Professor David Kerr | Professor of Cancer Medicine, University of Oxford, Honorary Consultant Medical Oncologist, Oxford Cancer Centre
Fifteen years ago I submitted the Kerr report to the Scottish Government, with the support of civil society and all political parties, providing a framework upon which Scotland’s NHS would plan for the future.
The dominant issues of the day, which still resonate, were as follows:
Maintaining high quality services as locally as possible
Improving waiting times and access to treatment
Supporting Scotland’s remote and rural communities
Engaging clinical staff to meet the challenge of reforming the Health Service
Embracing new technology to improve the standard of care
Reducing the health gap between rich and poor
Ensuring that we get value for money across the NHS
I believed then that a truly Scottish model of healthcare would be to take a collective approach in which we generated strength from integration and transformation through unity of purpose. The people of Scotland sent me a strong message that certainty carries great weight – a commitment to ensure the timeliness and quality of care, fairly, for one and all. We made a series of practical recommendations all of which were accepted by the Scottish parliament, but which were perhaps somewhat lost in the politics of subsequent governmental change.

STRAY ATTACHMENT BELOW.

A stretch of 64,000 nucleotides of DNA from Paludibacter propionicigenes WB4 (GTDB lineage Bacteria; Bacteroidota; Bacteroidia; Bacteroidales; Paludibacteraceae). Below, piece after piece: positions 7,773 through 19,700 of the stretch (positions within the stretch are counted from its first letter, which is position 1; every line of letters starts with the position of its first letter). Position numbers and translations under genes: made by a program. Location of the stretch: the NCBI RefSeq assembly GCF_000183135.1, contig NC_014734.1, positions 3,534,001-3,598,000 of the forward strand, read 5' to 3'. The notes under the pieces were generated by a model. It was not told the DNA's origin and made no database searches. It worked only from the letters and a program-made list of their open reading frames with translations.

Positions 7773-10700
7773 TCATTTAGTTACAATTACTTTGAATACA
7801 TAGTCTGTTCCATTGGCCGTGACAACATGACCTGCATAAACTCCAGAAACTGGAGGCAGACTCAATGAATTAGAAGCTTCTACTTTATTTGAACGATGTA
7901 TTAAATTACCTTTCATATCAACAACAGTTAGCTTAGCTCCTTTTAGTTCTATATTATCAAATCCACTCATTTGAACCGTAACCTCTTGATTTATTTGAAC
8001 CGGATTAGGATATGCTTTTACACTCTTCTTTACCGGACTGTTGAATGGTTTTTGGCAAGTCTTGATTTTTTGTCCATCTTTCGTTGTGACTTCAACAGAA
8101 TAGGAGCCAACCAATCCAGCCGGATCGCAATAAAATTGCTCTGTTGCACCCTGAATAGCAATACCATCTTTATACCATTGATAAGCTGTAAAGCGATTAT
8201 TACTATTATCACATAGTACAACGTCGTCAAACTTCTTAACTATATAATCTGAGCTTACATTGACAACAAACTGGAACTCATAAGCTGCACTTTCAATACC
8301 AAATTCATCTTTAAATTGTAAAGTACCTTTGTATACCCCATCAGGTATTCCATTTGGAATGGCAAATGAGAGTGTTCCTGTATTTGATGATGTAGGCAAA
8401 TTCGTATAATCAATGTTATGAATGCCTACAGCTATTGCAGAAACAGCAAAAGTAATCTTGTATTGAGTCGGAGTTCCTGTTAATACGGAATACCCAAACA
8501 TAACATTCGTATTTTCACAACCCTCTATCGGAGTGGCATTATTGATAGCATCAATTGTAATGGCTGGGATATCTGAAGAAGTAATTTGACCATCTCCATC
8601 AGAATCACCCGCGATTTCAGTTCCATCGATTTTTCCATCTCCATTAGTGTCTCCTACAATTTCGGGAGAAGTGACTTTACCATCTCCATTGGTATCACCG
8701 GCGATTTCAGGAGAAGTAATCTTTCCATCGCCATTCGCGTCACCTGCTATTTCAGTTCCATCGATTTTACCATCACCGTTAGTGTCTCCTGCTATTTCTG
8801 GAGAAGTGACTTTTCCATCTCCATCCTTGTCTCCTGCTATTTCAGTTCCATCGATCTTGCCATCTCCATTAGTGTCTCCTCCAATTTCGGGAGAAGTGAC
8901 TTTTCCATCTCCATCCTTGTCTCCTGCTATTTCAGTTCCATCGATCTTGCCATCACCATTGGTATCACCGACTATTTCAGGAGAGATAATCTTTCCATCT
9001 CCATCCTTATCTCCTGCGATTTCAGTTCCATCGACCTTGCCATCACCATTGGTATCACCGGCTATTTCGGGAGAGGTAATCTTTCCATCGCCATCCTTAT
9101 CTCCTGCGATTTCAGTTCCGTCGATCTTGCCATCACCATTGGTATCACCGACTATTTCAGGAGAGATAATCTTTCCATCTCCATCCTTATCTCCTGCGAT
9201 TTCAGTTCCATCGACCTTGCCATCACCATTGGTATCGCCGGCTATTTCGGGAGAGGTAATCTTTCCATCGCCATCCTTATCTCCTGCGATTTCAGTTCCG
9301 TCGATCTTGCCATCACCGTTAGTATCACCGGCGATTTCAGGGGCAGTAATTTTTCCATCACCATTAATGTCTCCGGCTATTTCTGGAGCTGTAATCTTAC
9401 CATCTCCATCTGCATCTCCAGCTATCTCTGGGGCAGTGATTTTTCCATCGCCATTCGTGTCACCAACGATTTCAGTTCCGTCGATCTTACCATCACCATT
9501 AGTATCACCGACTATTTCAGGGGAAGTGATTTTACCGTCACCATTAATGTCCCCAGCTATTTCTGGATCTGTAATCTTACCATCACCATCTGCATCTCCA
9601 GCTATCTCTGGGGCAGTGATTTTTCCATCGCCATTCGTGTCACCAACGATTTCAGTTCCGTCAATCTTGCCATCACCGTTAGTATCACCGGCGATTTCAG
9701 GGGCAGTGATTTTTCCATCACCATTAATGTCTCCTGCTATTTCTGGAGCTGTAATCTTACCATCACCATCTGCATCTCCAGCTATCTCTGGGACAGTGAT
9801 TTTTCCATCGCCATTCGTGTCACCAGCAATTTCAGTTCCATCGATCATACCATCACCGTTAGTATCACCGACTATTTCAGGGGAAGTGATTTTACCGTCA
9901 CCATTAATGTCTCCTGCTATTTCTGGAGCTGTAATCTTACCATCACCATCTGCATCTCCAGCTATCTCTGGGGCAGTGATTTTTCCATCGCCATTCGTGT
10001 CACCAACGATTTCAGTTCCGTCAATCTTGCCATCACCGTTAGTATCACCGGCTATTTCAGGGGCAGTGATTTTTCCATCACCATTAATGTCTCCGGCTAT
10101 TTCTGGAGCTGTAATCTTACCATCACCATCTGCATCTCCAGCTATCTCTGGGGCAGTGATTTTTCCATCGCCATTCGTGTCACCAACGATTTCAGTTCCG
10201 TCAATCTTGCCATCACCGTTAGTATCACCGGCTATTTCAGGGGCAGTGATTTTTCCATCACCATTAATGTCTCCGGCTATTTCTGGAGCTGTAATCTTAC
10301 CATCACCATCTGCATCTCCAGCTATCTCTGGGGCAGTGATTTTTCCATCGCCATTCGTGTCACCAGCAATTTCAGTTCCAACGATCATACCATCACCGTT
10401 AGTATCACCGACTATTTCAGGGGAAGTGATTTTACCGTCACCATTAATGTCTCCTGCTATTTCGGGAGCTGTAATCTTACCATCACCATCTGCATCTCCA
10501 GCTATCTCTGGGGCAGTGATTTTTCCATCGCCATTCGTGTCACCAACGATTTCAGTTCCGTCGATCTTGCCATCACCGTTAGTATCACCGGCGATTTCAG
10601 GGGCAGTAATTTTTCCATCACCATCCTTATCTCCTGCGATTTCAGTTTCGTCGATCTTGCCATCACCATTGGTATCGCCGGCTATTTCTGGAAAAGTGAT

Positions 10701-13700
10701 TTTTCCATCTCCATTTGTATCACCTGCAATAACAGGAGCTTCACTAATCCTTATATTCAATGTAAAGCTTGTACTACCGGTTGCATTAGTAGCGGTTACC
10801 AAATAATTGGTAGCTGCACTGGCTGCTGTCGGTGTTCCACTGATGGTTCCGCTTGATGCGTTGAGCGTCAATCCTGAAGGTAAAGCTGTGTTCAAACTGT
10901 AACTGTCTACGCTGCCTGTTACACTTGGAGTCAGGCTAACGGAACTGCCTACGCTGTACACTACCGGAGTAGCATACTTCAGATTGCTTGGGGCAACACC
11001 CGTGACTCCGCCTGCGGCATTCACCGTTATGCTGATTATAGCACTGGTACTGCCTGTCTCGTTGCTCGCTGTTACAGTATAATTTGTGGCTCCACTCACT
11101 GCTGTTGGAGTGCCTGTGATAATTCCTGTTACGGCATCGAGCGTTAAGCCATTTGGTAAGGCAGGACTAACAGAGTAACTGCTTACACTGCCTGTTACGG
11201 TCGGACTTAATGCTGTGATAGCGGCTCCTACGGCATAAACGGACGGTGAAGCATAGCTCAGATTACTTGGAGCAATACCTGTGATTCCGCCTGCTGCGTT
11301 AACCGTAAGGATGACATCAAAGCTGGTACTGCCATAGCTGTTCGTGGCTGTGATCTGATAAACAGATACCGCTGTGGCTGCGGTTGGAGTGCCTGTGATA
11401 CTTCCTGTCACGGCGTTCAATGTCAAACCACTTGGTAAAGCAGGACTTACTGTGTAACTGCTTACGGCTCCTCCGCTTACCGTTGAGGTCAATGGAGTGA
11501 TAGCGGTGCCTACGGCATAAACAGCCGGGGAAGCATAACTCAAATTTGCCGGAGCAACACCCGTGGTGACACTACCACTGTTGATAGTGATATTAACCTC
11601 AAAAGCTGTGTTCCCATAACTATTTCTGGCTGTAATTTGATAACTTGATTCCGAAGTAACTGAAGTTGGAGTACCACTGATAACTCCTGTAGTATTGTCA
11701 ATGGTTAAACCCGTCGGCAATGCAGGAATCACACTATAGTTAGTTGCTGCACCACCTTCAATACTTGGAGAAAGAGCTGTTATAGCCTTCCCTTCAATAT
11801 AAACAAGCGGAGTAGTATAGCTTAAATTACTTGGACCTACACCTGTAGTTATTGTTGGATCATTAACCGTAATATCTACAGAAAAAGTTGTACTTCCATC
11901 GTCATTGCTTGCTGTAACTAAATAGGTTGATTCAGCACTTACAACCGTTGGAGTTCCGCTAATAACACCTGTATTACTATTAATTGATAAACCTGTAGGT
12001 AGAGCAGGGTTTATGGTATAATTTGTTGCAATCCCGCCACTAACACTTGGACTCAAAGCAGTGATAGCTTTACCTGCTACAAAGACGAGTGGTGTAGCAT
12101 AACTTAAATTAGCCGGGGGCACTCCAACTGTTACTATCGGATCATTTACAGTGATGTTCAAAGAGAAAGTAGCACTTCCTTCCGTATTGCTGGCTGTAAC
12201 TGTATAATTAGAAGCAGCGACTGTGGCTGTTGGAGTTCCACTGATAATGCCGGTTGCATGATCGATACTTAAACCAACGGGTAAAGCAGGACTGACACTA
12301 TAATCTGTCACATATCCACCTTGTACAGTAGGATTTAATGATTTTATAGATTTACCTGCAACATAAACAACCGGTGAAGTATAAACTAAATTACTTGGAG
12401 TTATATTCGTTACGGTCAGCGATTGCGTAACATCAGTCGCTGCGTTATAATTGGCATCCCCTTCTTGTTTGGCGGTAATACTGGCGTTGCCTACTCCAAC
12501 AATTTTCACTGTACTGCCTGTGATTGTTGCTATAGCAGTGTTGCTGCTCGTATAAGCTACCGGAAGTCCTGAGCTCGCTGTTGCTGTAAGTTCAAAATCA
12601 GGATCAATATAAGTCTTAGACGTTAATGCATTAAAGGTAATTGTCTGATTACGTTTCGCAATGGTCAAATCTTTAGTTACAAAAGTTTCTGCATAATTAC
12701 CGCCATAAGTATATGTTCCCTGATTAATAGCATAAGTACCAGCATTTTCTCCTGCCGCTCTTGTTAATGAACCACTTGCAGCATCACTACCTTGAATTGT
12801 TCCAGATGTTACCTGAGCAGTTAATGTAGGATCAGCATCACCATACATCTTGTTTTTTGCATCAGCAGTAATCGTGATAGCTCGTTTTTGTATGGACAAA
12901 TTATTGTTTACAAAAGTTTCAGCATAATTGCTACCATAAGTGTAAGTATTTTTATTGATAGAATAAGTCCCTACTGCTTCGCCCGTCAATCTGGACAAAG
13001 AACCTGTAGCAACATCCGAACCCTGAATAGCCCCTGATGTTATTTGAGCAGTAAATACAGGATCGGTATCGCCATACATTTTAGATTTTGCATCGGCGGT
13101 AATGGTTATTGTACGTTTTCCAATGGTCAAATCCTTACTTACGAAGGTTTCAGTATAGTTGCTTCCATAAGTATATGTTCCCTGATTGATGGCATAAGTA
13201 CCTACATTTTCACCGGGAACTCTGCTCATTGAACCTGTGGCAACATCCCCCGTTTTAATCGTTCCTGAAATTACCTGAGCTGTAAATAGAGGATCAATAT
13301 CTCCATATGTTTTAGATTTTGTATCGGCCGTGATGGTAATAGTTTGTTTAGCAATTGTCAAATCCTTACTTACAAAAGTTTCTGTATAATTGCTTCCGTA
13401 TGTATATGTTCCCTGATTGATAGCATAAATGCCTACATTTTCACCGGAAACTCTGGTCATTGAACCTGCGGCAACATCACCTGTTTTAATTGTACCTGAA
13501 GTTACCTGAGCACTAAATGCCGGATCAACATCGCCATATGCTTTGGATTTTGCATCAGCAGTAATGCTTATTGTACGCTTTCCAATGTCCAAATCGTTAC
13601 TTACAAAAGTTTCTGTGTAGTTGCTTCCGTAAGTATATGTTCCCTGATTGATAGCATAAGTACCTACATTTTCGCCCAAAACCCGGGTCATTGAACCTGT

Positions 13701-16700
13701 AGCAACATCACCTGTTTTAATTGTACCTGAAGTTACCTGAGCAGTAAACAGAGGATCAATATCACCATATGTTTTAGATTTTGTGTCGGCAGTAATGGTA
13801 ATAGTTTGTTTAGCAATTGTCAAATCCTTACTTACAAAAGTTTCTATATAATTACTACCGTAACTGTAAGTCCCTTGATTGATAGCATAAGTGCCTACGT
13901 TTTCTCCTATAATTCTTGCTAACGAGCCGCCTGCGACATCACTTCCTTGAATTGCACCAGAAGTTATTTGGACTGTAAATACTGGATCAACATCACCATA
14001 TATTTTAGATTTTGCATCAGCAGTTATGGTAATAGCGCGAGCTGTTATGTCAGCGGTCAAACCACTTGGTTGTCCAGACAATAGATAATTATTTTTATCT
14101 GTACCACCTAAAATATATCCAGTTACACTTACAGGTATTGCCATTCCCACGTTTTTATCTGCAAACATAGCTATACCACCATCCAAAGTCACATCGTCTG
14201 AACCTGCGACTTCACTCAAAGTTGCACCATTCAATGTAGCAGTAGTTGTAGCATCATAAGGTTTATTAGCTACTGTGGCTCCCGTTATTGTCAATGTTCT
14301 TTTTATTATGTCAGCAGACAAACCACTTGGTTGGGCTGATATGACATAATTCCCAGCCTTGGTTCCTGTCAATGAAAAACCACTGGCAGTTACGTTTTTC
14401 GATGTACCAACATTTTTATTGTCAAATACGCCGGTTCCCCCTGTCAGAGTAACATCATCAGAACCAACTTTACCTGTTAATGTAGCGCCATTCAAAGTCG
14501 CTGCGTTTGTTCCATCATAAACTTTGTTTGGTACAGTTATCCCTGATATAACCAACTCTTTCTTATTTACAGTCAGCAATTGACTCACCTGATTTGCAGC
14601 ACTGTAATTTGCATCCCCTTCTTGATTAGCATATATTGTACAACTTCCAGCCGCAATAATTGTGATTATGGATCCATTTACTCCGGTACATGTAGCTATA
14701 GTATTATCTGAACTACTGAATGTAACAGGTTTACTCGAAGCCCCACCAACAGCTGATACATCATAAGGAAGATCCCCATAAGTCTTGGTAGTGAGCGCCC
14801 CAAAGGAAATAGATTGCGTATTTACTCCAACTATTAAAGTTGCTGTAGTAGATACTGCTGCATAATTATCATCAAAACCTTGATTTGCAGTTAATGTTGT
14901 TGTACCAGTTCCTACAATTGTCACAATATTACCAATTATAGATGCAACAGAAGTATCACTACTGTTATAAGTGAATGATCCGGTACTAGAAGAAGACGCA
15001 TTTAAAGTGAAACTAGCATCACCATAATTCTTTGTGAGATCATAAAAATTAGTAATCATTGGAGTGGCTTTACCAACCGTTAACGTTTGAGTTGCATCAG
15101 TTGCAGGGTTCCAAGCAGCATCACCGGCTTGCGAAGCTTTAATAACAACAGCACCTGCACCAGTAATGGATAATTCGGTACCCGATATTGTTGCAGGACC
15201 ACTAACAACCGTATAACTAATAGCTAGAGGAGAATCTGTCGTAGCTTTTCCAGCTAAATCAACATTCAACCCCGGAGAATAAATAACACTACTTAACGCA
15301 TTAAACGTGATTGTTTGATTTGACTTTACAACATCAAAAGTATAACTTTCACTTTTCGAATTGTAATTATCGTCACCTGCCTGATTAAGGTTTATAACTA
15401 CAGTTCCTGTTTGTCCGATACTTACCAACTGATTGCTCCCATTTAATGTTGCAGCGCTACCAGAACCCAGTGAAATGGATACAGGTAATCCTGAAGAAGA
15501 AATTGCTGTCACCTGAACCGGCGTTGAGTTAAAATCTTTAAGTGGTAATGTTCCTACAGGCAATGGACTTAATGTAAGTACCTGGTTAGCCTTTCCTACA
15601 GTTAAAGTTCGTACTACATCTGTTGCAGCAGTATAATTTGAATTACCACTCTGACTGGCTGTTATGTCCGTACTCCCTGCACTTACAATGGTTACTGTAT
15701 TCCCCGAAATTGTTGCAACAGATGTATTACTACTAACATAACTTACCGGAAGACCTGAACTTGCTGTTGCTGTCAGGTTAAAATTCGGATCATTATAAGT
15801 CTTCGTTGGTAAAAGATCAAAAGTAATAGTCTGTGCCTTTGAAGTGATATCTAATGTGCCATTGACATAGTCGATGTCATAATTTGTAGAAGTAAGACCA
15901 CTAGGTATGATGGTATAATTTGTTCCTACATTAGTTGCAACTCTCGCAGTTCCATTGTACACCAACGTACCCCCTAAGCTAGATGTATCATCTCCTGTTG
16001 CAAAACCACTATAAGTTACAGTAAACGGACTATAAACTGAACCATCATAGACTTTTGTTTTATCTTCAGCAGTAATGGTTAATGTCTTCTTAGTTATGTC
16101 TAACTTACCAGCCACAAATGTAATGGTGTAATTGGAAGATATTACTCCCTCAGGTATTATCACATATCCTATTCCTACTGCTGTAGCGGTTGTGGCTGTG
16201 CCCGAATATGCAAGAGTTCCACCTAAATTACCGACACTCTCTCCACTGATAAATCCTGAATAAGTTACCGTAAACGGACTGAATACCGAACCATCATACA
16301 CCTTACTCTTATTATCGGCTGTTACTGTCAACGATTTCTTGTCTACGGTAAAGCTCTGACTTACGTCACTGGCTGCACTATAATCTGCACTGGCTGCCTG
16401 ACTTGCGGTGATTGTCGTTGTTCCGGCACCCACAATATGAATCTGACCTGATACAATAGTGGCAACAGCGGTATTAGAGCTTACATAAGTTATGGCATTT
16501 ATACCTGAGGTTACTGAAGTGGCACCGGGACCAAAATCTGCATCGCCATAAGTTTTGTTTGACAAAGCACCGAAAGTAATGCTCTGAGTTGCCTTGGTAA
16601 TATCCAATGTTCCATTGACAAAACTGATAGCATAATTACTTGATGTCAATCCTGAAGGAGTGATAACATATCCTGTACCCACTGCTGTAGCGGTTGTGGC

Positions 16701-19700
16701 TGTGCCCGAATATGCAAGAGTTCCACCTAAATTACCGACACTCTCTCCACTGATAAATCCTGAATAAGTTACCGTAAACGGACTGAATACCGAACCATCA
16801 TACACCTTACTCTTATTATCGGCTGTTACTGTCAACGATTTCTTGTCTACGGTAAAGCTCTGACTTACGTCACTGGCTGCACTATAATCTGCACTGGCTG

Never has the world been more interconnected, geopolitically, by air travel, in cyberspace, genetically and through generation of knowledge by transnational cooperation. Our NHS is under extraordinary pressure at the moment, facing an unprecedented challenge posed by COVID 19, a challenge which crosses all borders and binds all nationalities together. For me, if we are to meet these challenges, it requires us to embrace the “three Cs” of my original report: cohesion, collaboration and cooperation.
How far have we come?
If recent data are to be believed, not far enough. The envisaged Networks in which we hoped to see a greater degree of site specialisation and a better access to complex care have not come fully to fruition. I felt at the time that Scotland had done some great work in terms of delivering integrated care through telemedicine to more remote communities and would have hoped that more progress would have been made with a greater degree of governmental support.